Kodwo Eshun on abstraction

Found a PDF of Christopher Cox's 2014 interview with writer Kodwo Eshun, making a case for a hermetic practice, despite the current art world's hatred of abstraction lacking in obvious identity signifiers. Excerpts are below.

Christopher Cox: Yet you clearly don’t aim to wrap it all up neatly. As you mentioned earlier, there’s a hermetic -- even mystical -- tendency in your work that resists decoding and competes with the hermeneutic tendency to fully understand or “unzip.”

Kodwo Eshun: Yeah, the sense of initiation, the sense that the work is initiating you into an enigma so that you become something like a disciple. So, there is something occult.

CC: Not just a reader or interpreter, but a disciple?

KE: Yes. You become part of it, which implies that you’re won over by it and that you too will go out and somehow proselytize on behalf of the work and carry it with you so that you’re now a kind of card-carrying disciple of this enigmatic experience that you’ve had. You haven’t decoded it. You’ve accepted that you can’t decode it and you’ve enjoyed that process will take it with you. This initiation is something I really enjoy. Certain kinds of audiovisual experiences are really good at doing that. Certain kinds of films have this capacity to turn you into disciples of them; and this is also the strongest feeling of Drexciyan music itself. So, there’s a kind of affirmative dimension to mystification. “Mystification” sounds obfuscatory, like you’re mystifying for the sake of it. But I’m interested in “mystification” in the sense of what Marshall McLuhan calls“participation mystique.” [The phrase is originally from Lucien Lévy-Bruhl, How Natives Think (1910), trans. Lilian A. Clare (London: Allen & Unwin, 1926).] If an artistic experience is really working, it’s working through this level of you finding yourself participating in a mystery without quite realizing how you got there. The music I love has that dimension.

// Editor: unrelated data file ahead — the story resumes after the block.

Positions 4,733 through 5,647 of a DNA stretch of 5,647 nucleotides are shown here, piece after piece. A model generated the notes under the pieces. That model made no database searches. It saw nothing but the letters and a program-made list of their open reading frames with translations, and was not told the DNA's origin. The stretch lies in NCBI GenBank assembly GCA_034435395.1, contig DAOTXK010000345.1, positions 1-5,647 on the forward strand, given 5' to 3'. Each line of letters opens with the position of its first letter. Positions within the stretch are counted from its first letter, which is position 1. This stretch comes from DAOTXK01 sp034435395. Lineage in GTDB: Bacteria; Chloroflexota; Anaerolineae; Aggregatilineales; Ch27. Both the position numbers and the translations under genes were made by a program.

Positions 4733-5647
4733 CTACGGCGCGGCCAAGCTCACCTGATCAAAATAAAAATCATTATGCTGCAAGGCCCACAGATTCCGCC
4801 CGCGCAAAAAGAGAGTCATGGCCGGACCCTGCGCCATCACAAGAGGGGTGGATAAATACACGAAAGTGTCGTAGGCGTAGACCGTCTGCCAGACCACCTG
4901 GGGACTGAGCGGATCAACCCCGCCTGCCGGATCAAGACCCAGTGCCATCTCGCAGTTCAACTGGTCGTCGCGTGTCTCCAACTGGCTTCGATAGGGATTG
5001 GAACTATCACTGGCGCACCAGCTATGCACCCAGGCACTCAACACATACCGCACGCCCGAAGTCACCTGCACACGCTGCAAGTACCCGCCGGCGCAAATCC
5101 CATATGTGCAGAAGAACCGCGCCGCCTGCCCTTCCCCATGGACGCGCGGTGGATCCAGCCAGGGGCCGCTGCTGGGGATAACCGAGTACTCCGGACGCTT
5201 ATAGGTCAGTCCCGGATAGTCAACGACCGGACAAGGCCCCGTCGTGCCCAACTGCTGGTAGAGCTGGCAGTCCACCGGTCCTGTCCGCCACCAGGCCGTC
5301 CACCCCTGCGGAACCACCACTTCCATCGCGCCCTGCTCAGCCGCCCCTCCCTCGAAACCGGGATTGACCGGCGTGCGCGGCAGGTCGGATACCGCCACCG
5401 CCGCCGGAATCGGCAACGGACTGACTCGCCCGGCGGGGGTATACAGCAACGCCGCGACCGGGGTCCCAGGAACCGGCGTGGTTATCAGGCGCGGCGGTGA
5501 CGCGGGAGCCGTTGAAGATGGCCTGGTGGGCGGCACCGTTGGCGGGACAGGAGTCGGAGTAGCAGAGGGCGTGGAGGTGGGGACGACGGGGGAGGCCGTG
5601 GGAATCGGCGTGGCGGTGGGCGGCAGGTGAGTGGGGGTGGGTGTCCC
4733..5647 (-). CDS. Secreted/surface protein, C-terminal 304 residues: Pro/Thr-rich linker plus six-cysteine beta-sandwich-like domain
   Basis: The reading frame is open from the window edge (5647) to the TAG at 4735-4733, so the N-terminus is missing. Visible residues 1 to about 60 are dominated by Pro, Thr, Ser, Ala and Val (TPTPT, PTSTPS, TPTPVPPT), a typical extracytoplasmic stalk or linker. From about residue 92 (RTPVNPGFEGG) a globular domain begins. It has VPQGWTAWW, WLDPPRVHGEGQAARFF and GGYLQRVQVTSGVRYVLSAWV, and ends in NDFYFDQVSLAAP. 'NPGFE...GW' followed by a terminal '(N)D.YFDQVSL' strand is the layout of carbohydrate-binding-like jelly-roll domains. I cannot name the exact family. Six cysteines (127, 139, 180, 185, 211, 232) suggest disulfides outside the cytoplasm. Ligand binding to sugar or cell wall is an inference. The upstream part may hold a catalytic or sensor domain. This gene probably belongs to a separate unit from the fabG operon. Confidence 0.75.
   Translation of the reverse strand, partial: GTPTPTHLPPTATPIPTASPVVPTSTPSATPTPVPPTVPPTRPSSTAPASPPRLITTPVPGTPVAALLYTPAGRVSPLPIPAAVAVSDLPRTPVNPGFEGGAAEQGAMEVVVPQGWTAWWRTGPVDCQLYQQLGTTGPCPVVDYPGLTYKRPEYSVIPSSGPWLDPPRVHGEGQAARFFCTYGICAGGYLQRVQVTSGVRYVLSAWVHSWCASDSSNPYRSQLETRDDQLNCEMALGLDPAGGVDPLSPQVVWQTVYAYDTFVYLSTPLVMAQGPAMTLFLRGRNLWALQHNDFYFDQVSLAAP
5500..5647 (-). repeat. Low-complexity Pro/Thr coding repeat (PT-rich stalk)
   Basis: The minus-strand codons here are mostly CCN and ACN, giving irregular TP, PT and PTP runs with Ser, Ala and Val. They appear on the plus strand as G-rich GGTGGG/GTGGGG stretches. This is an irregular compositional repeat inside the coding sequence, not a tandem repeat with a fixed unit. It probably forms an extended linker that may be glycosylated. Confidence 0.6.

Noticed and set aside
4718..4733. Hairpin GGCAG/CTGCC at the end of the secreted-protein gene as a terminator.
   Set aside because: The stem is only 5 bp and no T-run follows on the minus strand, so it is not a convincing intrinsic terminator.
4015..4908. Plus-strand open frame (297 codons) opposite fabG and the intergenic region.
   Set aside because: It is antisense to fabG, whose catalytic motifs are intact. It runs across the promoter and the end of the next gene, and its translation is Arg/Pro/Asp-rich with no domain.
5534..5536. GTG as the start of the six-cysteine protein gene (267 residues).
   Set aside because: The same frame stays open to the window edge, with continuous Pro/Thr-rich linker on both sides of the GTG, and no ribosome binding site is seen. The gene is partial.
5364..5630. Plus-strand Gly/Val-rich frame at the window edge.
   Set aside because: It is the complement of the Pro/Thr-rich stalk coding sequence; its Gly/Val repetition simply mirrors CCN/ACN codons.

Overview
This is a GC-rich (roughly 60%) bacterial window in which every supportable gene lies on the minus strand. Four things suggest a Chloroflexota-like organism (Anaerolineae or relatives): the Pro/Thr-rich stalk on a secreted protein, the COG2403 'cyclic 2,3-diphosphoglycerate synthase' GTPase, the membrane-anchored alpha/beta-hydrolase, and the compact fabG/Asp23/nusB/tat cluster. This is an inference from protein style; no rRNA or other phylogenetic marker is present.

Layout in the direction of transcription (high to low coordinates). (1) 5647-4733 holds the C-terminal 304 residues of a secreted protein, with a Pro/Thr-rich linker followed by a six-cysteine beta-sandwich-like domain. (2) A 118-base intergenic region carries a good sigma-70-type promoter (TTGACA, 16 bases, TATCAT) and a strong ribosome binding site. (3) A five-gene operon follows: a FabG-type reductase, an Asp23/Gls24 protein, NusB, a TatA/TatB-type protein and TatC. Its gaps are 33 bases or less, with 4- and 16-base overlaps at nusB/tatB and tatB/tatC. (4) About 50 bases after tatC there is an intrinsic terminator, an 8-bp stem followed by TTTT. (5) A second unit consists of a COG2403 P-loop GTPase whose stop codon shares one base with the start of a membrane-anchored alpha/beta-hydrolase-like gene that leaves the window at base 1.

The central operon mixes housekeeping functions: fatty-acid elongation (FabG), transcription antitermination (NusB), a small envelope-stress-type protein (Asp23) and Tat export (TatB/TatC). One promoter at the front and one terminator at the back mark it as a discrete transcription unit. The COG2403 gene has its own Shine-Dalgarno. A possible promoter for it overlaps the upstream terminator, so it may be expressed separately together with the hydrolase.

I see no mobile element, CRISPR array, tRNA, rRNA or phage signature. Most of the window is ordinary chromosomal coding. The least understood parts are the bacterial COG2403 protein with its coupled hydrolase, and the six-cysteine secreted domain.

CC: It has to solicit you, in a way.

And more:

Kodwo Eshun: There’s a curator in the States, Valerie Cassel Oliver, who’s been excavating African-American abstraction. It’s not that it was buried, but for different reasons, certain abstractionists perennially complicate an easy read. Whether it’s Norman Lewis or Fred Eversley, these figures are not racially readable. That’s all it takes. As soon as the work throws up a dimension of optical fugitivity, in other words, as soon as the work cannot immediately be read as belonging to what people recognize is African-American legibility, then suddenly it disappears, whereas actually it is exactly that work that is most compelling precisely because it blocks legibility so you can’t easily read it in terms of the identity of the person who is making it. You have to do more work. You have to think of all the other things that the work might be about, as well as the identity of the artist. So, with people like Charles Gaines, the African-American Fluxus artist Benjamin Patterson, all these artists, the complexity of their work is not an easy read. So, they tend not to be named when we talk about Afrofuturism. But actually, if they’re not Afrofuturists, I don’t know who is.